by Alex Rice on July 27, 2012
[Note: this is an interview that's currently still available and this archive is meant only to keep the contents and discussions inside preserved and visible online. Please follow the link in the header and read more from the source if you're interested.]
Halfway through the first listen of Neck of the Woods, the excellent third effort from Los Angeles alternative rock group Silversun Pickups, it should be clear that the band has moved to a completely different neighborhood.
Those who swooned over the "Lazy Eye" hitmakers' first two albums may notice that Neck of the Woods' anthemic moments are more subdued and its lyrics dark and mysterious rather than plain mysterious.
The bouncy guitar hooks and sunny melodies of yore are largely absent on the group's new record, which was partially inspired by the horror film genre.
It's all a result of the band not strictly identifying itself or latching onto a singular scene, as frontman Brian Aubert explained in a recent interview with Guitar World.
"We commit our music to certain directions, but it's just going to sound how we sound together. That's put us in a spot that's never made us live or die by a scene, so we're really lucky and happy about that," he said, also recalling the music-biz fickleness he and the rest of the quartet—rounded out by bassist Nikki Monninger, keyboardist Joe Lester and drummer Chris Guanlao—witnessed while honing their chops in LA clubs in the early 2000s.
"We were always the band in LA that would open up for the big shit, and then that scene would fade and the next year that band would reform as a whole different band with different haircuts or different hats. We would still open up—we went from cowboy hats to baseball caps to '80s hairdos!"
Not to say that Silversun Pickups have completely abandoned catchy songcraft with Neck of the Woods. The 11-song set, which arrived May 8 via Dangerbird Records, debuted at No. 6 on the Billboard 200 on the strength of lead single "Bloody Mary (Nerve Endings)," which has been one of alternative rock radio's most popular tunes this summer.
"We feel like we do everything in our power to fuck it all up, but we've been so lucky," Aubert joked during the interview, which you can read below. "I don't know why people like us so much, but I'm grateful."
GUITAR WORLD: I've wondered this ever since I started listening to you: Do the "pickups" in your name refer to guitar pickups?
[Laughs] No, it's just a reference to the neighborhood where we all live in Los Angeles. At the house Nikki and I lived on near the corner of Silverlake and Sunset, there's a liquor store there called Silversun that everybody would find themselves meeting at. The "pickup" part—the band met because we were always there getting stuff for our life.
The other thing is that we thought it sounded a little bit like a gang—I always liked the idea that when we went to a club, people would go, "Oh, there go the Pickups." Most people think it was just because we got liquor there, which is definitely true, but we'd go there to get cat food and towels and all that kind of stuff.
When did you start playing guitar?
I want to say I was 7. I started to play piano; it was a time when parents were making their kids play piano even though they had no desire to. I was never into it, but I remember getting a classical guitar and just screwing around on it. I stopped but eventually picked it back up as a teenager. I never really took lessons or anything—it was just a really beautiful way to zone out in my room.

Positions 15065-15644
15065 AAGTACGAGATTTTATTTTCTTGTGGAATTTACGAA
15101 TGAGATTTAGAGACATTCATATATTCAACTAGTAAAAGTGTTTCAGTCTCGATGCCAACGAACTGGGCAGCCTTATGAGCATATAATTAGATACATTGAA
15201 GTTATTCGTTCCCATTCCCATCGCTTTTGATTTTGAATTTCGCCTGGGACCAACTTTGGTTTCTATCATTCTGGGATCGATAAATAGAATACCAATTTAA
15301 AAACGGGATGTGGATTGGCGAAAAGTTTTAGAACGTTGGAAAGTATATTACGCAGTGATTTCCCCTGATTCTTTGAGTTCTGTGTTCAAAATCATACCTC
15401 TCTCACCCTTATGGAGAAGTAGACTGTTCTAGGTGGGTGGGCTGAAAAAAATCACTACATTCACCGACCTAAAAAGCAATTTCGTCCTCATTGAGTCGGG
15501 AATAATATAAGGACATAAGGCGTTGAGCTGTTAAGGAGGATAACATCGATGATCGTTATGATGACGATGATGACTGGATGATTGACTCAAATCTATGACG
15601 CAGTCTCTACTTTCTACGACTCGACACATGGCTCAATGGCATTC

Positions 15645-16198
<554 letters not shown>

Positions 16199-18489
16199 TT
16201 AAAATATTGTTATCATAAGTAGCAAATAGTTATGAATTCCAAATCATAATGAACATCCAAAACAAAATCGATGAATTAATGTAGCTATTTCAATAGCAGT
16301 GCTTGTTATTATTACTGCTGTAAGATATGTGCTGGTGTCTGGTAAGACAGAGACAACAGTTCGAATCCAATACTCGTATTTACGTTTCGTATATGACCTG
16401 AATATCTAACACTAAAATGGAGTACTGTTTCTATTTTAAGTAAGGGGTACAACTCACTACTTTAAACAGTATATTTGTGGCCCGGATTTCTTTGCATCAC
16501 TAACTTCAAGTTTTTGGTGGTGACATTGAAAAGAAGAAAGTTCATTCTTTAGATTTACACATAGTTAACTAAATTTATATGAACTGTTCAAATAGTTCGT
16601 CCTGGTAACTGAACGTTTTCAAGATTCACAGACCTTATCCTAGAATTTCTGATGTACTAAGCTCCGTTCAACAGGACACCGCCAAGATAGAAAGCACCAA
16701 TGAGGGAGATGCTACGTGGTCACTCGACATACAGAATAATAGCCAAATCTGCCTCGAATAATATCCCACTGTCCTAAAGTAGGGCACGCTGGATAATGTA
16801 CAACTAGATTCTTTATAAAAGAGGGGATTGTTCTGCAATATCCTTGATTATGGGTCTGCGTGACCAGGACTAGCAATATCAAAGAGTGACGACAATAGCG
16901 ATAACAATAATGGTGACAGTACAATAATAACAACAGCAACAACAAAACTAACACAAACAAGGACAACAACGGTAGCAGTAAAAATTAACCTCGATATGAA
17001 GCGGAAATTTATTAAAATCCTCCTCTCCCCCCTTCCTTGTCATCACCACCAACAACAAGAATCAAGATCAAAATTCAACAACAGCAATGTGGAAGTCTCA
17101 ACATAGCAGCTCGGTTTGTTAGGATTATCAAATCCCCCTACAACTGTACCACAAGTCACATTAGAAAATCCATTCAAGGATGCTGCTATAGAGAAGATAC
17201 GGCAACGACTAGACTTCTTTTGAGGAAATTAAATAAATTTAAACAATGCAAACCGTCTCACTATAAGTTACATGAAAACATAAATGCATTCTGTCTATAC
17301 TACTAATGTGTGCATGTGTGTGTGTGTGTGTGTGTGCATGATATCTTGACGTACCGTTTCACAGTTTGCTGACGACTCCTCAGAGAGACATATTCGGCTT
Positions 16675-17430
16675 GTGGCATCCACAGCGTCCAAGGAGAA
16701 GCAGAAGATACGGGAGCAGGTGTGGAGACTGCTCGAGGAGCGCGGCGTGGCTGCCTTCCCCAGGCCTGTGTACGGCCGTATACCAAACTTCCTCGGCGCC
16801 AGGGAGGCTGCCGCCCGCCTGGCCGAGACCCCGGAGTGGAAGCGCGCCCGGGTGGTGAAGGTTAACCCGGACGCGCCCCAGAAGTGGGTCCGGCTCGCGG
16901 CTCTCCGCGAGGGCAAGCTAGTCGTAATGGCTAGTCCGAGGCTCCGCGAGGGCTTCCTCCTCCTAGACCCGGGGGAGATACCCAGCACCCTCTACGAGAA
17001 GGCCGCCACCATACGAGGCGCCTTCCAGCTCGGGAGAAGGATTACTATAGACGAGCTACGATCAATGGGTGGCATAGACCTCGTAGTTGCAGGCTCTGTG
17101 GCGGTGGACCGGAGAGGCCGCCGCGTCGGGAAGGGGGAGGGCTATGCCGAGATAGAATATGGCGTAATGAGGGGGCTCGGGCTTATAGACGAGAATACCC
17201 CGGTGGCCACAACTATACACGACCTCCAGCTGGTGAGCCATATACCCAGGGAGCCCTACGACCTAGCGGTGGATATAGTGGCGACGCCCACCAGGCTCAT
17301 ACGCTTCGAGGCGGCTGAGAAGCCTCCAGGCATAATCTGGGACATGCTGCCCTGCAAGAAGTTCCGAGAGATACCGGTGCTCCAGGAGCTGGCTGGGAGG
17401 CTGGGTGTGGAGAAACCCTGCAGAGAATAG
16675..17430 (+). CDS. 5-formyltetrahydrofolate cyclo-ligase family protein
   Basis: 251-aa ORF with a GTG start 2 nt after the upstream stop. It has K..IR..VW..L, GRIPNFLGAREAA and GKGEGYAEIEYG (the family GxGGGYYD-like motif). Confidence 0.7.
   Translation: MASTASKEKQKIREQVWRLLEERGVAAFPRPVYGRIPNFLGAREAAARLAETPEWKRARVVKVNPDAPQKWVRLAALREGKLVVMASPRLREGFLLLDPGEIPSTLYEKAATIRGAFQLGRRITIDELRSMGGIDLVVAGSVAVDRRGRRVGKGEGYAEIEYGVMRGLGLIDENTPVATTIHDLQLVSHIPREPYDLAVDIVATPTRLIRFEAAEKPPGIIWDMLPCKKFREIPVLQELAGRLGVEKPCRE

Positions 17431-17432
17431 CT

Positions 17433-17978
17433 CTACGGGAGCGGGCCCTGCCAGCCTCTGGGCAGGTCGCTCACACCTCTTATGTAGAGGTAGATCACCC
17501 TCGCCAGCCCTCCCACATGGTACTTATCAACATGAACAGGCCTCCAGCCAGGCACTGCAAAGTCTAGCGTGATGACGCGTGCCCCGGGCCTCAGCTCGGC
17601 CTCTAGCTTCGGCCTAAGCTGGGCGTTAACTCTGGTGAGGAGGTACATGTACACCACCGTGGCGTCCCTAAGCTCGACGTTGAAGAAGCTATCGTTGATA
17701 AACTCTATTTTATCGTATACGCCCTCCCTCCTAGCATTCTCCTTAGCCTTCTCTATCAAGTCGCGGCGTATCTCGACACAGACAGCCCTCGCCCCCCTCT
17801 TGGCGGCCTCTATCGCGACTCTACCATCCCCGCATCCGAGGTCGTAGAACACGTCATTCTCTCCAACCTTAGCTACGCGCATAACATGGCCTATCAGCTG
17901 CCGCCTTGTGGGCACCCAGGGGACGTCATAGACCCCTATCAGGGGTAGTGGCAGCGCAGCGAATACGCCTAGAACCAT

My parents had this house where I was exactly where they couldn't hear me, and as soon as I learned how to close air conditioning vents and things like that, I would just go crazy in my room all night long. I'm sure the neighbors really hated it because I bet it sounded awful!
The Silversun Pickups sound harkens back to the distortion-heavy rock from the early '90s. What's your favorite rock album from that period?
I guess the best rock record of the '90s would be The Bends from Radiohead, although I think all of their newer albums are better than any of their older stuff. The Bends was kind of like the nail in the rock record of the '90s—like, "This is so good, there's nowhere else to go." I heard "Just" on a jukebox recently after not hearing it in a long time, and it was just incredible.
I read that you and Nikki met on a plane to England and bonded over your mutual love of music. How did you two come to form Silversun Pickups years later?
We were roommates in this house that inadvertently became kind of an indie rock crash pad in Silverlake. Touring bands would come play our living room, which was pretty weird. We were in other friends' bands and everybody was pushing me into starting a band and I never thought I would, but we eventually left those bands and were just screwing around.
In 2000, we made a demo tape—a literal cassette tape from a boombox in the middle of the floor—of three barely audible songs and sent it to CMJ with a fake bio. On that tape, you can hear a really early version of "Kissing Families" and a really early version of "Lazy Eye."
We got into their festival, somehow or another, and we decided, "Well, shit, we should just go and see other bands." One of the promoters of the clubs in East LA we were haunting knew us and knew we had a band, we met up on the streets of New York and he booked us when we flew home. From that moment on, we were just constantly playing without knowing what we were doing, and we eventually got into the idea of trying to find ourselves through playing.